Given at the General Members Meeting, 02/13/2013 

Federal

California Senator Diane Feinstein has introduced her new ban, S.150. It uses a single feature test to determine what it and isn’t an “assault weapon”, and would effectively ban most modern semi-automatic long guns if they had a pistol grip, thumbhole stock, or “anything that would function as a grip.” It also poorly defines “barrel shroud” as any part, which the shooter can grip with the non-shooting hand, which either partially for fully encircles the barrel. Think about how a wood stock works on a rifle or shotgun.

The good news is that gun owners are having a fair amount of success influencing lawmakers. The likelihood of new bans on semi-automatic firearms and magazine size limitations passing Congress are getting slimmer as gun owners keep the pressure on. We are not out of the woods on new bans yet, by a long shot, but our prospects look better than they did last month.

The real threat that’s shaping up in Congress is a ban on private transferring of firearms. When one buys a firearm from a dealer, a 4473 form and background check is required, but that requirement has never been applied to occasional transfers between private individuals who live in the same state. In Pennsylvania, we’ve been living under such a ban for handguns, but this would add new federal requirements for both handguns and long guns, essentially creating de-facto national registration for all firearms. All transfers would be forced to go through a dealer, adding about 30-50 dollars to the cost of selling a gun to someone else, and creating difficulty for giving firearms as gifts. Anti-gun politicians have even been fighting against exceptions for transfers between immediate family, and between people who have already passed background checks to get concealed carry permits. It’s quite clear that creating a registration scheme is the primary goal of this legislation.

Banning private transfers of long guns is a “middle ground” position being taken by many Congressmen, including local Congressmen Mike Fitzpatrick and Pat Meehan. Please contact Mike Fitzpatrick’s office, even if you have already spoken to him, and make it clear you expect him to oppose all gun controls, including expanding background checks to private transfers. If anything gets through, it is going to be used as a base by which to expand on in further legislation. It is very important that every proposal from the gun control groups be defeated.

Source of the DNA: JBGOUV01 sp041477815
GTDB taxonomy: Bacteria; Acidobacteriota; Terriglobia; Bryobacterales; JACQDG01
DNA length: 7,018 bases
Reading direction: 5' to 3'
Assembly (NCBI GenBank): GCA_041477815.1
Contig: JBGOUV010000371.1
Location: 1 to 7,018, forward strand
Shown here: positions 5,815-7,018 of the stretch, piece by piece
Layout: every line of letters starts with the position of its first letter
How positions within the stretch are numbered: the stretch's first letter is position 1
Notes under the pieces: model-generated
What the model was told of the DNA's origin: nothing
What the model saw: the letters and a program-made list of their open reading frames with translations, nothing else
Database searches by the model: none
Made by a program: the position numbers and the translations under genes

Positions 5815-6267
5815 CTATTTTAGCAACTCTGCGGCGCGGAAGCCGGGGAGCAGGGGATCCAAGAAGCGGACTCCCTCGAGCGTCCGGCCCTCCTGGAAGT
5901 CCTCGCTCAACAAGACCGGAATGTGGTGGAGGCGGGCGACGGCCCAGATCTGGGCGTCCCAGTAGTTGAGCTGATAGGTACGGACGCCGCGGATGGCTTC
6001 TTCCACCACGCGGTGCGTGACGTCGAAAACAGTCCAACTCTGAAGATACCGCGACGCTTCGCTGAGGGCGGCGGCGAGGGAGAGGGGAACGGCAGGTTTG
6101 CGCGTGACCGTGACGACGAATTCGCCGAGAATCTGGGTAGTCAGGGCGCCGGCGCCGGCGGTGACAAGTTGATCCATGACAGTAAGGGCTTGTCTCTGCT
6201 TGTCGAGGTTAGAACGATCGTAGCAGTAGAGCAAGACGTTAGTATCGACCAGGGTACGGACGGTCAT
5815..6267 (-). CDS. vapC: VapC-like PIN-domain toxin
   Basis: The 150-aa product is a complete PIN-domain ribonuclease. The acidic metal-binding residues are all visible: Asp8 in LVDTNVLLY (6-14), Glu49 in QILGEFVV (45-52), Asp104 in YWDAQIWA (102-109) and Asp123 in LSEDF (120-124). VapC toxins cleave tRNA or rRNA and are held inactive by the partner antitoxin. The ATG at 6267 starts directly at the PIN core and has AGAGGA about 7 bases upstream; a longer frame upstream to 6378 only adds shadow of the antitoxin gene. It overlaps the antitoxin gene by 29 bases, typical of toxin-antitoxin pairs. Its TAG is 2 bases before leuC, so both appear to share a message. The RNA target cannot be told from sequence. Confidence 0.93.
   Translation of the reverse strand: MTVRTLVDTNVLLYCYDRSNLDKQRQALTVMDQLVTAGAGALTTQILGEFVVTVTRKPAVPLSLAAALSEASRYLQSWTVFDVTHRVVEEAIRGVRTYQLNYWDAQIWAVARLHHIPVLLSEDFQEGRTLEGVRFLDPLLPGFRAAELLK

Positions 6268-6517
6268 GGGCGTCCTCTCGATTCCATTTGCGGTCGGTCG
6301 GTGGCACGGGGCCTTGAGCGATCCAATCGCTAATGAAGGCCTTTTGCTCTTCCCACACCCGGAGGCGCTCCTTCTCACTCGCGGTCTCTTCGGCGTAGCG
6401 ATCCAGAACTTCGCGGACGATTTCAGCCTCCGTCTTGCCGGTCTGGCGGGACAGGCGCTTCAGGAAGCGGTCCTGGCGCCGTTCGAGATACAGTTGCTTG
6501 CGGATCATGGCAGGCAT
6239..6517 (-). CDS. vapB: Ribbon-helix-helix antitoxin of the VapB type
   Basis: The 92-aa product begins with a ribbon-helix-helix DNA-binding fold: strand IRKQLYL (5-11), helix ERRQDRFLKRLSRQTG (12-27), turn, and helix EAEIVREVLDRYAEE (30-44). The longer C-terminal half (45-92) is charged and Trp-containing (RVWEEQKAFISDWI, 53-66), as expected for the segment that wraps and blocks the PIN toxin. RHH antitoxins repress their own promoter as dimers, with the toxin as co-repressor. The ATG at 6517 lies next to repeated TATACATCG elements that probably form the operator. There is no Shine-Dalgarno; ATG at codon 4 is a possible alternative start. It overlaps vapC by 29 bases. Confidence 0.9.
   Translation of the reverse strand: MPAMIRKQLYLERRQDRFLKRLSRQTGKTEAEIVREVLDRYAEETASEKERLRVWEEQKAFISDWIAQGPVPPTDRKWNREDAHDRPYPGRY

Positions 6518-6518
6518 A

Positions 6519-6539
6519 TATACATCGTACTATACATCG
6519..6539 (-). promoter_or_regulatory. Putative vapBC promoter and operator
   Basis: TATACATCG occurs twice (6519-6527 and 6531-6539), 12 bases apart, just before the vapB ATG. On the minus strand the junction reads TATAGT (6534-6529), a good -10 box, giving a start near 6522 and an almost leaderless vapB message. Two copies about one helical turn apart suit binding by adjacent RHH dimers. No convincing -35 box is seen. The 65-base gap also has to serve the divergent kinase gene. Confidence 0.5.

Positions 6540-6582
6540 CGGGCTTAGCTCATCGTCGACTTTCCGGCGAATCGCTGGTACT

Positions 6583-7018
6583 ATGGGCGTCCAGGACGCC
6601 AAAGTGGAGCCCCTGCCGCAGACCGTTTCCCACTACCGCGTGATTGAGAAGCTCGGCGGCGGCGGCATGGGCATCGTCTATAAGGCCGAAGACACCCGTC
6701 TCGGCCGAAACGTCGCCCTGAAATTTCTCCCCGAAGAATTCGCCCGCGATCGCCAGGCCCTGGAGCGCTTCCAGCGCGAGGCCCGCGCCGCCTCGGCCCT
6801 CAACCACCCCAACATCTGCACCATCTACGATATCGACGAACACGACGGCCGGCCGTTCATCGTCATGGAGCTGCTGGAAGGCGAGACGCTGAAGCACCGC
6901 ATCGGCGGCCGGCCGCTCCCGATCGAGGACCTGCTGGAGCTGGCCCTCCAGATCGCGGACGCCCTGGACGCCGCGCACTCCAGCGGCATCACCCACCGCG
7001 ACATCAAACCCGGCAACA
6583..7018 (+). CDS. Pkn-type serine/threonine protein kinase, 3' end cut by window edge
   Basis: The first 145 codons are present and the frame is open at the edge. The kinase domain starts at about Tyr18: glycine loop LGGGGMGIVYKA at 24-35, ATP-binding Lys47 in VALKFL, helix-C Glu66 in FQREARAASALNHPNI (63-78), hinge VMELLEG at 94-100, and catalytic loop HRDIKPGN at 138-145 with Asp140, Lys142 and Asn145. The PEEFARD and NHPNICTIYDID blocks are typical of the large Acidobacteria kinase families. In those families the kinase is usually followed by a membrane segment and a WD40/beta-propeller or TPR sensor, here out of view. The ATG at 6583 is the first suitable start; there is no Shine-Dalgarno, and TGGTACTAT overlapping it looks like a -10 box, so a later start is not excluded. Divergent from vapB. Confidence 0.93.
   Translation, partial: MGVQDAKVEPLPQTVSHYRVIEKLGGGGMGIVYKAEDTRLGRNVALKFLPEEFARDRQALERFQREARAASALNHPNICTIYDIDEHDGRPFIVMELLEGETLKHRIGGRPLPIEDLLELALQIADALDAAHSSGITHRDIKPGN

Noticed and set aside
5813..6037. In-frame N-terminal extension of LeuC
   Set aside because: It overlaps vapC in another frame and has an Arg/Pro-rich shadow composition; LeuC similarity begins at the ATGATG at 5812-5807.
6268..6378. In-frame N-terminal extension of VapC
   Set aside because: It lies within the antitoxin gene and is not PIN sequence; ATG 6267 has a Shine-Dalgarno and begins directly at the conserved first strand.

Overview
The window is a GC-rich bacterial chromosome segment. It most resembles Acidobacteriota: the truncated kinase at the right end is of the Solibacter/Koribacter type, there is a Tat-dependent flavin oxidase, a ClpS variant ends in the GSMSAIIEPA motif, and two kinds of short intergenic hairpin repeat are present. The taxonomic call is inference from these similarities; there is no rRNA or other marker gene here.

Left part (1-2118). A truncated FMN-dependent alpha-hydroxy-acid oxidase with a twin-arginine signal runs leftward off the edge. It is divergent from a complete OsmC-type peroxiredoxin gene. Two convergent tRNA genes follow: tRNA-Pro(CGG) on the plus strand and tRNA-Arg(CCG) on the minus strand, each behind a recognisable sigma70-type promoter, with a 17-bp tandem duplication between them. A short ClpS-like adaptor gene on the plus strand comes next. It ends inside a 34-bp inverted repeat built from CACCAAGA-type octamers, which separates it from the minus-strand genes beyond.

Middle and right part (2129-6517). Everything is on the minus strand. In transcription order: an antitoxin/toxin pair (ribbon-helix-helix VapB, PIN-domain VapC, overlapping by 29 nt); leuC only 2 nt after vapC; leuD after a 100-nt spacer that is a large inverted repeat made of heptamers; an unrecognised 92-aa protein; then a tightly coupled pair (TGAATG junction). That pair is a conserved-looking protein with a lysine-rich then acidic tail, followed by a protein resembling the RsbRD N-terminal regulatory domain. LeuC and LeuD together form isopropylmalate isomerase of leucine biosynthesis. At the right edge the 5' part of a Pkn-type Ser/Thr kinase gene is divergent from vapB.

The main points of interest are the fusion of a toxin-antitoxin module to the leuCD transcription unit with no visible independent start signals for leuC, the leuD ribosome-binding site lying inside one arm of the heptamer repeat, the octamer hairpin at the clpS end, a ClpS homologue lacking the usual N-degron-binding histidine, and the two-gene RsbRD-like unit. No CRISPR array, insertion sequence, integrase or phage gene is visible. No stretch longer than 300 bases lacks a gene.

New Jersey

New Jersey is currently under grave threat, with approximately 43 anti-gun bills introduced. You can find a complete list on the club’s web site under “Latest News.” Just keep scrolling down until you find it. There was hearing today in Trenton for approximately 20 of these bills, many of them quite draconian, including a reduction of magazine sizes from 15 to 5 rounds, requiring in-home inspections for firearms owners, requiring a mental health clearance from a doctor, background checks for ammunition purchases, a ban on 50 caliber or greater firearms, and a ban on mail order ammunition.

Gun owners turned out in huge numbers today to pack the hearing room. An emergency permit had to be issued so that people could remain outside the Capitol and continue to protest. Keep talking to lawmakers, and telling them you oppose all these measures.

Pennsylvania

Attorney General Kathleen Kane kept her campaign promise to the gun control groups and Pennsylvania, and modified our current reciprocity agreement with the State of Florida. Non-resident Florida Concealed Weapons Licenses will no longer be recognized in Pennsylvania. Pennsylvania residents can still carry in Florida on a Pennsylvania licenses, but a New Jersey resident with a Florida license may no longer carry in Pennsylvania. It is unclear at this time whether Attorney General Kane has plans to modify our reciprocity agreements with any other states. A lawsuit has been filed to challenge Kane’s legal authority to modify or revoke agreements once entered into.

On the legislative front, the Republican leadership in the House, and Governor Corbett, have remained, so far, firm in their insistence that gun control will not be considered, but don’t count on this to last if lawmakers do not hear from gun owners.